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Teaching and Retaining the Innovators of Tomorrow

20 Nov 2015 by Insight Editor

Many teachers put forth the extra effort for their students, and a few far exceed fulfilling their duties as an educator. Dr. Paul McElligott is one of them.

The Fountain Hills High School instructor won the Insight Teacher of the Year Award at the  Governor’s Celebration of Innovation (GCOI) gala. While it’s the first year Insight has honored a local teacher at the event, it has a history with the Arizona Technology Council (AZTC), which has hosted the gala for the past 12 years in partnership with the Arizona Commerce Authority.

Being on the board

In October, Insight CIO Mike Guggemos was elected to serve a second three-year term on the board as vice chairman. “The position of vice chairman has many different roles. Aside from filling in for the chair person, I ensure meetings are running efficiently and that there’s active participation,” says Guggemos. “The larger piece of the role is very important to me: I’m one of the primary voices for tech companies within the state of Arizona.”

Serving on the executive committee — along with the chairman, president and a handful of others — Guggemos provides oversight to the organization, advising the management team and vetting strategies on how to work best with local organizations. Additionally, the committee meets with numerous government bodies to coordinate actions on behalf of the tech companies in Arizona.

“The Arizona Technology Council is a trade association. We represent over 800 technology companies across the state — everything from aerospace and defense, IT, telecom, health and bioscience, even energy,” says Steve Zylstra, president and CEO of the AZTC.

Building Arizona businesses

“I want to bring a perspective beyond the borders of Arizona,” Guggemos explains about his AZTC role. “What is happening in California, Illinois and New York? What is happening in other places in the U.S.? But also, what is happening in Canada, China and Australia? We need to lift up the perspective of the community within Arizona because we’re competing with all of those places; we’re not only competing within our home state. We are competing with other states and other countries.”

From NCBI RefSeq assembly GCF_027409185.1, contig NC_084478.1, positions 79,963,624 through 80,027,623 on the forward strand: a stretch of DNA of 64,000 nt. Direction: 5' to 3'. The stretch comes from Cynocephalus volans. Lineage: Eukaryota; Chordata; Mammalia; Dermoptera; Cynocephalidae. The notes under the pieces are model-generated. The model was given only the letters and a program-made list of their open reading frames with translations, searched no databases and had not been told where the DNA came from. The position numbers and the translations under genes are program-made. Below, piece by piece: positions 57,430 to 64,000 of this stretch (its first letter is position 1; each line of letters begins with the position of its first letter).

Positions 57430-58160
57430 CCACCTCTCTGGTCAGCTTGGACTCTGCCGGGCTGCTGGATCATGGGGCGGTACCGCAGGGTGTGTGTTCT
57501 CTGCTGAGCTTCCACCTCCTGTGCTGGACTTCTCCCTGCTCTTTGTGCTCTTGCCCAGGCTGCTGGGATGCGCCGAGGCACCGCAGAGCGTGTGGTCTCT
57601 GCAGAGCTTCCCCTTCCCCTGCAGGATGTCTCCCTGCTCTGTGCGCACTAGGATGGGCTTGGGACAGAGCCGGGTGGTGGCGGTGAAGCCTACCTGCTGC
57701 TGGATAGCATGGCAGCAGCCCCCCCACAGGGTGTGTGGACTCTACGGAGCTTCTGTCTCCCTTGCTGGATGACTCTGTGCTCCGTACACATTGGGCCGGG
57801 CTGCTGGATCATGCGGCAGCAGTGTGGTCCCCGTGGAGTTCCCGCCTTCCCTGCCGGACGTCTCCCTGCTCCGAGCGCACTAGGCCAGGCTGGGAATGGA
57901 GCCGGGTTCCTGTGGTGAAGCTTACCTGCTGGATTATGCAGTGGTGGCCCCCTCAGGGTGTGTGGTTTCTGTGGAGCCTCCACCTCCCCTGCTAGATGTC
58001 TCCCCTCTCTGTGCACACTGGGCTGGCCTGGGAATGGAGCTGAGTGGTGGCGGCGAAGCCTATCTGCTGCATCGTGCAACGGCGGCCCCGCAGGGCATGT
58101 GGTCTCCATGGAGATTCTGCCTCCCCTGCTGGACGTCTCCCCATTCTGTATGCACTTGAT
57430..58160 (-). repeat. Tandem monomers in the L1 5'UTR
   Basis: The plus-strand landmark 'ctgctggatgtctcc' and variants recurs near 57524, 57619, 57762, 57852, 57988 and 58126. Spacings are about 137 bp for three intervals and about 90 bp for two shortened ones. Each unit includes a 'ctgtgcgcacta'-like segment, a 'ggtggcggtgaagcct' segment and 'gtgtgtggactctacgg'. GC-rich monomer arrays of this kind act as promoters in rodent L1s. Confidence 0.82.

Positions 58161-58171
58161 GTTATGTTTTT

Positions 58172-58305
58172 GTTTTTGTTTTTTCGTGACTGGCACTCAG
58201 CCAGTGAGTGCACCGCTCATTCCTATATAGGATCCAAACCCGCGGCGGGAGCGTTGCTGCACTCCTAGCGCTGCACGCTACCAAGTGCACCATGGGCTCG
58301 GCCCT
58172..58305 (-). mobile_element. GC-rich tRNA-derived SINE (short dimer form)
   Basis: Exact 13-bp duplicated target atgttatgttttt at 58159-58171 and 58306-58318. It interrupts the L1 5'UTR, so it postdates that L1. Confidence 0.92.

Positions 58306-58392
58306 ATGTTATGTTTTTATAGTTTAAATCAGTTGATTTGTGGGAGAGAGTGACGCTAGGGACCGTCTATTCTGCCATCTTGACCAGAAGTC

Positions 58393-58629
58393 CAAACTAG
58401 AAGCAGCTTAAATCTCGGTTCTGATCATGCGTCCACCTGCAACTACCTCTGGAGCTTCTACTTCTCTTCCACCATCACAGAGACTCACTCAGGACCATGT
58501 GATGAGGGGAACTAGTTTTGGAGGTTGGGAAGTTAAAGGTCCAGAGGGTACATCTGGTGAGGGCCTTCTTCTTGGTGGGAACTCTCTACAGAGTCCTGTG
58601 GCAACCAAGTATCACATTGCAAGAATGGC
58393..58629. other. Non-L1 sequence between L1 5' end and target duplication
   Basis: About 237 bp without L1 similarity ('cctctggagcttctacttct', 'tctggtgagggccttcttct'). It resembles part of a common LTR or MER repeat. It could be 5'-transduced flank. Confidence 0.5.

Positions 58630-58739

Previously appointed by Governor Napolitano to be a member of the board of directors for the Arizona-Mexico Commission, Guggemos knows how to enhance business relations in the state of Arizona and beyond. “I was extremely involved in positioning jobs in Mexico and worked on legislation to make it easier for tech-qualified talent to move back and forth across the border,” he says.

Guggemos’ experience with the Arizona-Mexico Commission gives him a perspective that can help the state hold on to local business and engineering graduates. And that’s just what the AZTC strives for, too, as part of its goals is to grow member businesses and transform technology in Arizona.

“While we have the single largest business school in the world — Arizona State University — we retain a tiny fraction of the graduates,” Guggemos says. “University of Arizona is a top engineering school, and we retain a tiny fraction of those engineers. These graduates are going to work in other states, other countries.”

We need to create an environment, Guggemos says, where businesses can grow to employ the graduates coming out of school versus it being a talent drain for the state. “I have three sons who are all looking at opportunities in California and other places, and it would be great if they could get great positions in Arizona.”

Being an active member on the AZTC gives Insight the opportunity to participate in the business community as a leader driving innovation into the future. And thanks to teachers like Dr. McElligott, who Guggemos presented with an honorarium of $1,500 at the GCOI, the innovators of tomorrow are on their way.